It’s certainly the battlecry of the general practitioner and the word heard most frequently around the subject of heart disease. In fact it’s heard so often that all the other equally important factors seem to be in the shade of the almighty ‘C” word. I’m not going to talk about whether or not cholesterol is the problem we are told it is.. that’d take too long and I might get over-excited. But I would like to look at the other factors.. and a common symptom of all of them. What about tobacco usage, psychosocial stress, activity level, or genetic predisposition? These are all heart disease factors. But exactly how do they contribute to heart disease?
Ask most doctors and they’ll agree that beyond all of them, inflammation is the root cause of a heart attack. All of the factors create inflammation, which in turn, creates the conditions that may precipitate a heart attack.
A simple explanation of the relationship between smoking and inflammation is to show what happens when a smoker stops smoking, as in this Reuters article, which describes a study by Dr. Christine N. Metz and her team. Very simply, researchers watched inflammation markers during a smokers’ ‘quit’ program. And yes, inflammation levels dropped quickly. If you need further evidence of the effect of inhaling hot tar-filled smoke into your fragile internal environment, this study shows the direct link between smoking, inflammation and heart disease. The study even slates passve smoking, saying :
“Passive smoke itself, is a volatile mixture of numerous toxins, chemicals and carcinogens, that interact with in vivo mechanisms and induce vascular damage, including endothelium inflammation, atherosclerosis development, lipid peroxidisation, alterations in cytokines and acute phase proteins (such as CRP), as well as platelet aggravation.”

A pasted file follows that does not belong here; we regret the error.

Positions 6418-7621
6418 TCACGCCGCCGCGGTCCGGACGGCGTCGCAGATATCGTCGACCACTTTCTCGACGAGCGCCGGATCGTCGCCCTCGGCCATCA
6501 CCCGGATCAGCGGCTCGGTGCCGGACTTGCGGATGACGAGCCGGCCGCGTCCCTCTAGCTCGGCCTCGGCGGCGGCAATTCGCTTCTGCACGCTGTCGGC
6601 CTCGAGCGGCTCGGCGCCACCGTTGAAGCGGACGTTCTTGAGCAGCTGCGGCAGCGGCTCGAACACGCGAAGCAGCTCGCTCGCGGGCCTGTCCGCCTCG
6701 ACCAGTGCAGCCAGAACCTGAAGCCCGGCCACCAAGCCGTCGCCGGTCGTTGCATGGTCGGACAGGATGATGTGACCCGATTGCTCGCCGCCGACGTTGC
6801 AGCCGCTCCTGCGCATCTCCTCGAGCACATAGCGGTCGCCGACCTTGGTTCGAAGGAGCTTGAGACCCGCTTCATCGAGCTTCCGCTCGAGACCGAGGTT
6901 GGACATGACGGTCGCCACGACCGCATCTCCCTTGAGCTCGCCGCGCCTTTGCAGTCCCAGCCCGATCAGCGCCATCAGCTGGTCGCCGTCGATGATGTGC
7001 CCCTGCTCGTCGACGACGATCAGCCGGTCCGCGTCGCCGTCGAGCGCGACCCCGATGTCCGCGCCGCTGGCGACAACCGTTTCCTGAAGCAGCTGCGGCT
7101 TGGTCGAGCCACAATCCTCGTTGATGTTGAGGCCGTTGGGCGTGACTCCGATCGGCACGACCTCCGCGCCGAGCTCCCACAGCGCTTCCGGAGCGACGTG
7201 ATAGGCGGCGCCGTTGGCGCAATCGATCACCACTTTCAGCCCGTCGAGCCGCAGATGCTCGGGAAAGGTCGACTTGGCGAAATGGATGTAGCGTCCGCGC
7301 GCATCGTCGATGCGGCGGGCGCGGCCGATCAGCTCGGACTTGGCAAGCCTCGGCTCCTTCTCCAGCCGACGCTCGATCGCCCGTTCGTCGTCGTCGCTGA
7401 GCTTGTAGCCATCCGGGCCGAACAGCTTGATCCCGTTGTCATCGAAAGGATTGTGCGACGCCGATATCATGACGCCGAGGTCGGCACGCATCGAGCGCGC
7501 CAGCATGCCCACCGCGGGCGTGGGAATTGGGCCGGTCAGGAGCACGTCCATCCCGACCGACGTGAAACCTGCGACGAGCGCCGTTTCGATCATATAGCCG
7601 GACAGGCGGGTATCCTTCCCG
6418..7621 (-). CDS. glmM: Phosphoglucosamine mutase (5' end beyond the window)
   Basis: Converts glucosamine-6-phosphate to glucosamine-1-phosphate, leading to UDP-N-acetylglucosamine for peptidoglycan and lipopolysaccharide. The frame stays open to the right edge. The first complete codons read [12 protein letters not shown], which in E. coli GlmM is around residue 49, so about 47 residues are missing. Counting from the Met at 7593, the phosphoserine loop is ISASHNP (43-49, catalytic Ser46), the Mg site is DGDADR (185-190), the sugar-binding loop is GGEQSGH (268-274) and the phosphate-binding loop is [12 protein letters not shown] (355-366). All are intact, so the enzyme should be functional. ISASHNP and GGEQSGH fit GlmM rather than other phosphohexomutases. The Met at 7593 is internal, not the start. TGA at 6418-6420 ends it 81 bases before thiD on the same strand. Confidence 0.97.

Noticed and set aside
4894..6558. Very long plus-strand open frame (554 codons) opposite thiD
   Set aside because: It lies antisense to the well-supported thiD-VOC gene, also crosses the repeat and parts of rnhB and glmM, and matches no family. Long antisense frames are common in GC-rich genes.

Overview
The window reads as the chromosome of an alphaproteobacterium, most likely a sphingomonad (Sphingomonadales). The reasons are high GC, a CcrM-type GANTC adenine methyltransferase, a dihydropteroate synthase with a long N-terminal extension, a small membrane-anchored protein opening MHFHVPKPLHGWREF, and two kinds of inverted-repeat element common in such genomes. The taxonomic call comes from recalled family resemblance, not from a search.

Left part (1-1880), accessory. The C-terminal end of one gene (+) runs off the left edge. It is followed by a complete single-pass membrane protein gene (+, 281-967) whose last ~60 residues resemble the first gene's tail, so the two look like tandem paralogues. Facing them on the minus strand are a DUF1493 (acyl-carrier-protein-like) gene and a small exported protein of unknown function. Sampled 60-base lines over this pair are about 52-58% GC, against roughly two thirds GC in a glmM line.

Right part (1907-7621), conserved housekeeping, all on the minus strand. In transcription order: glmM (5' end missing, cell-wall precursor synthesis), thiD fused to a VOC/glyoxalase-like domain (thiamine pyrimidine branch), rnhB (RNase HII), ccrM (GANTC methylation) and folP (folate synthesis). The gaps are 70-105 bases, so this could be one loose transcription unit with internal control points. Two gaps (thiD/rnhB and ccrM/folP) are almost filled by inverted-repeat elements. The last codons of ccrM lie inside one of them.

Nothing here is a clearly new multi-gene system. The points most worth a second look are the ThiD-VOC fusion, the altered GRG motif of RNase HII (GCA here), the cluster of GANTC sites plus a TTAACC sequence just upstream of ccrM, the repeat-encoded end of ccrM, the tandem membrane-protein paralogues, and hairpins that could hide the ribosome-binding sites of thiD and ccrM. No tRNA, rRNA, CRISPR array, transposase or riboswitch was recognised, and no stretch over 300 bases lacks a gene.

Another PubMed study links smoking directly to inflammation and atherosclerotic plaque. In other words, big chunks of plaque that can break off with a good cough and block an artery – with fairly obvious results. This study showed the possibility of inflammation AND plaque combining to create an ‘event’.
Stress and Inflammation
It’s now shown that stress of all kinds creates an inflammation response. It’s interesting because we have learned to ‘control’ stress in daily life, but I wonder just what levels we are faced with compared to our ancestors. The stress of climate change, of financial system collapse, of job insecurity don’t go away. They remain an enduring part of what we have to manage every day. This report demonstrates that it is the repetition of stress that causes inflammation.. but it actually describes an example of chronic inflammatory response as atherosclerosis.
There are even studies that link anger and cynicism to inflammation.
Summarizing, this paper links stress events via inflammation to heart attacks. “The argument is made that humans reacting to stressors, which are not life-threatening but are “perceived” as such, mount similar stress/inflammatory responses in the arteries, and which, if repetitive or chronic, may culminate in atherosclerosis.” In reading up on this subject you’ll come across another term ‘Oxidative stress’. Oxidative stress is what happens as a result of inflammation. As Sang Whang said in ’Reverse Aging‘, inflammation and acids go hand in hand. Oxidation of tissue is caused by the acids that gather in inflamed sites. The stress load of oxidation travels, and as acid, it oxidises our good cholesterol, our LDL. The problem is.. oxidised LDL becomes plaque.
If we had one study describing the relationship of inflammation to heart attack we may be able to dismiss it, but when we see so many, all saying the same thing.. that inflammation and heart disease are inextricably linked, it’s probably time to take notice.
I’m not qualified to advise on heart disease. I’m a layman like most of my readers, and you should consult your medical practitioner before acting upon any of my crazy theories..
However it certainly seems to me that the circuitbreaker between inflammation and oxidative stress may just be something as simple as a constant program of maintaining a healthy pH balance. Given that water is one of the body’s first line tools for draining acids from sites of inflammation, it seems reasonable to me that alkaline microclustered water just may assist. As my readers know, I am not permitted by law to make any therapeutic claims, nor am I permitted to relate the many stories of our clients.
So I guess you’ll just have to research the subject yourself, won’t you?